AI Gaydar Study Authors Issue Response To ‘Irresponsible’ GLAAD Press Release

The Stanford University researchers who penned the controversial AI “gaydar” study have responded to GLAAD’s statement that dismissed their findings as a dangerous form of “junk science.”

As previously reported by the Inquisitr, the Stanford researchers were able to come up with a computer algorithm that analyzes the faces of people to determine whether they are gay or straight. When only one picture was fed into the algorithm, it was able to correctly predict sexual orientation 81 percent and 74 percent of the time respectively with men and women, but when five pictures for the same person were used, the AI gaydar’s accuracy rose to 91 percent with men and 83 percent with women.

With these findings going viral earlier in the week, activists raised concerns about the study, saying that the algorithm could potentially end up in the wrong hands and be used as a tool to persecute LGBTQ individuals. Both GLAAD and the Human Rights Campaign teamed up to release a statement where they referred to the Stanford study as an example of “junk science” and brought up several areas that weren’t addressed, primarily the lack of non-white subjects, the lack of verification on the subjects’ age and sexual orientation, and the assumption that people can only be gay or straight, but not bisexual.

With GLAAD and the HRC having said their piece on the AI gaydar study, the researchers fired back yesterday, issuing their own response via Google Docs, and referring to the GLAAD/HRC joint statement as “irresponsible” and based on “poorly-researched opinions of non-scientists.” The researchers individually dissected each of the advocacy groups’ allegations and added that the groups might have missed one of the key points of the study, which was to suggest that people can, or probably already have misused artificial intelligence technology.

“We think that this shows premature judgment by the individuals behind this press release. They do a great disservice to the LGBTQ community by dismissing our results outright without properly assessing the science behind it, and hurt the mission of the great organizations that they represent.”

Regarding the allegation that the AI gaydar study was not peer-reviewed, the researchers debunked this claim, stating that the paper was reviewed and accepted for publication in the Journal of Personality and Social Psychology. They also stressed that great efforts were taken to determine the validity of the data they gathered, adding that there were specific reasons why they only focused on two sexual orientations in their research.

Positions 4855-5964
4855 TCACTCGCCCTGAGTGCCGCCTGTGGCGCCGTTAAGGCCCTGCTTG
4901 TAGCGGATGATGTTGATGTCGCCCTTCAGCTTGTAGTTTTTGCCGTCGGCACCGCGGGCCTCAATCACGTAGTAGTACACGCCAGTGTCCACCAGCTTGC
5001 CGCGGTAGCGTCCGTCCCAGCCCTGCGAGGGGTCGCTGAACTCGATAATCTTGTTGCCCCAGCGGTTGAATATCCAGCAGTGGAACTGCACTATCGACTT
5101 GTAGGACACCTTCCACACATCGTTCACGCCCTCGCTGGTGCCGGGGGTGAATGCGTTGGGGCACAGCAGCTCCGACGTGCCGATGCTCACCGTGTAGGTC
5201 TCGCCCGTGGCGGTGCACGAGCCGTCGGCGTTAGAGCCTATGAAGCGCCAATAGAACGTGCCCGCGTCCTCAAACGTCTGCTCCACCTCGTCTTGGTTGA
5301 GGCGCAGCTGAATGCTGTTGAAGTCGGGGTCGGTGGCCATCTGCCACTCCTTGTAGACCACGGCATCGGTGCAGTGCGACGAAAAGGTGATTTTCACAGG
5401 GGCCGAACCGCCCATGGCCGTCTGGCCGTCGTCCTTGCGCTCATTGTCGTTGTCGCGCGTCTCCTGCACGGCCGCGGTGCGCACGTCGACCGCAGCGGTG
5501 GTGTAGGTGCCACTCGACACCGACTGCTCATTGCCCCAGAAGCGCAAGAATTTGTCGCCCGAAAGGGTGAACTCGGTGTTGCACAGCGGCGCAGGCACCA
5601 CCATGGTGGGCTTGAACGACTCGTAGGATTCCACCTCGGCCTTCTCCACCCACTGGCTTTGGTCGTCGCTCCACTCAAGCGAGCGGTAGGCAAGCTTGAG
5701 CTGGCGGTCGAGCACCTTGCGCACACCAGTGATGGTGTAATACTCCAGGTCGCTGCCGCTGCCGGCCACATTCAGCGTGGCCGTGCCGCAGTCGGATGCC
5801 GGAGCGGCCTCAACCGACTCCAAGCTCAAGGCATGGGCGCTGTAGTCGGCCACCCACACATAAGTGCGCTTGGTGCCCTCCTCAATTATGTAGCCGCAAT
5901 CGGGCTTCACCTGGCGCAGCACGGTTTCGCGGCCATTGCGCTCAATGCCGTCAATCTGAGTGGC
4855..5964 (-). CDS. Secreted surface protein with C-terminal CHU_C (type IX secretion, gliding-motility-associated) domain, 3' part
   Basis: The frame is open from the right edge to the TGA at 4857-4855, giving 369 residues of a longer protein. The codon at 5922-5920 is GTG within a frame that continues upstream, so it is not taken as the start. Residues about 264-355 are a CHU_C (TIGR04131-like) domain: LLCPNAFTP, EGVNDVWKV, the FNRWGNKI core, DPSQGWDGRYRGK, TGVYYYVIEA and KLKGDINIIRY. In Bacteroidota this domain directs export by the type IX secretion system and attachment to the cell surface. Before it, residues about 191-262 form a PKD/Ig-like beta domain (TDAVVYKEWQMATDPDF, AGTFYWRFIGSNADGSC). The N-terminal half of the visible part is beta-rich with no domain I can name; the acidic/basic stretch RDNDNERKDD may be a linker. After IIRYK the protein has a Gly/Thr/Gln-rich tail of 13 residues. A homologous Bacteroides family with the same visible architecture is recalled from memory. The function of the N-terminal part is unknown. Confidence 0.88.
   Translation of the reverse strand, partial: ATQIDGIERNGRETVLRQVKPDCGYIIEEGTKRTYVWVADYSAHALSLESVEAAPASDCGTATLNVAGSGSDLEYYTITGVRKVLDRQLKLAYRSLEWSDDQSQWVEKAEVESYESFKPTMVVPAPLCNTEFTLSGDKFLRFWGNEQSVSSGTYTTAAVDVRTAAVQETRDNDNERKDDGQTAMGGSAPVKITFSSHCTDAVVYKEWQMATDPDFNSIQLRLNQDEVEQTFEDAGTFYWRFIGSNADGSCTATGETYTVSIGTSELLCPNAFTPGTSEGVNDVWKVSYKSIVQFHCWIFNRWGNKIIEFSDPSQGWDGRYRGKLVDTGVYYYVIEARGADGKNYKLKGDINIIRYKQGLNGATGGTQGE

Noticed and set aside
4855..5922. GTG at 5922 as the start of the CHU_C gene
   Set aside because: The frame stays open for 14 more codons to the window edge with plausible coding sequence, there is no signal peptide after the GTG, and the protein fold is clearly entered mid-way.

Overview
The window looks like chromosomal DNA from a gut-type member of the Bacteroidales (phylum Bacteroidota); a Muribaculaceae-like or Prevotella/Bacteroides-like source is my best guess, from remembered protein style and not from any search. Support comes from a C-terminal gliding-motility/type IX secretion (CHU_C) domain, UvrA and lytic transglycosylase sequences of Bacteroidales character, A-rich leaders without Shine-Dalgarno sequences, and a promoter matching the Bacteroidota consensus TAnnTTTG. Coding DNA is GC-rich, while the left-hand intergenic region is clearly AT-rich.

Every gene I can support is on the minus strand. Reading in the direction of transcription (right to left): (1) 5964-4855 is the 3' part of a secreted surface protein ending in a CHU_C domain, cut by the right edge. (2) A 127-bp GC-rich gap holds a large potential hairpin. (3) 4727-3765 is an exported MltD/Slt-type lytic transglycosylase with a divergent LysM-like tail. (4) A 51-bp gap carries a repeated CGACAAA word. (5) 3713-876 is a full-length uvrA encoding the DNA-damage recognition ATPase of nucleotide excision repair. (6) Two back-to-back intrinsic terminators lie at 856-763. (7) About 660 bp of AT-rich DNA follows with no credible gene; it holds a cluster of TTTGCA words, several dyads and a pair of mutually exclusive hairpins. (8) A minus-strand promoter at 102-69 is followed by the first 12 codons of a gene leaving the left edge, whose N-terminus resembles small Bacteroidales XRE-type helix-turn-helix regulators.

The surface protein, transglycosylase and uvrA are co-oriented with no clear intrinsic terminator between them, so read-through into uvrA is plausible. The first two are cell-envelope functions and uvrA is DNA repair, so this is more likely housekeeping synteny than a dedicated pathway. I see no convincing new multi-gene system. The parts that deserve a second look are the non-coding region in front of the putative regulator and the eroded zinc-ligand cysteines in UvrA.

“We did not make any claims related to how many sexual orientations there are. Our study focuses on just two—straight and gay—which were best represented in our dataset.”

Likewise, the researchers maintained that there weren’t enough non-white people in their dataset, hence their decision to focus on white subjects in the AI gaydar paper.

Speaking to The Guardian, study co-author Michal Kosinski, an assistant professor at Stanford, said that he was “perplexed” by the comments made by GLAAD and the HRC, again stressing that the research had a broader goal of warning people about how AI could be abused, and how tighter privacy regulations are needed. He added that his critics’ efforts to discredit his work could end up counterproductive, as it could convince people to ignore that broader goal.

“Rejecting the results because you don’t agree with them on an ideological level … you might be harming the very people that you care about,” said Kosinski.

For the meantime, Kosinski is fiercely protective of the AI gaydar algorithm; he has yet to release a version for the public, and reportedly declined The Guardian’s request to test the algorithm. He also told the publication that he was not sure at first whether to publish the study or not. As Kosinski related, he was expecting that people might get upset by the findings and concerned that the study could “give some bad guys some ideas,” but in the end, he chose to push forward, knowing that private companies and government use similar software for their own purposes.

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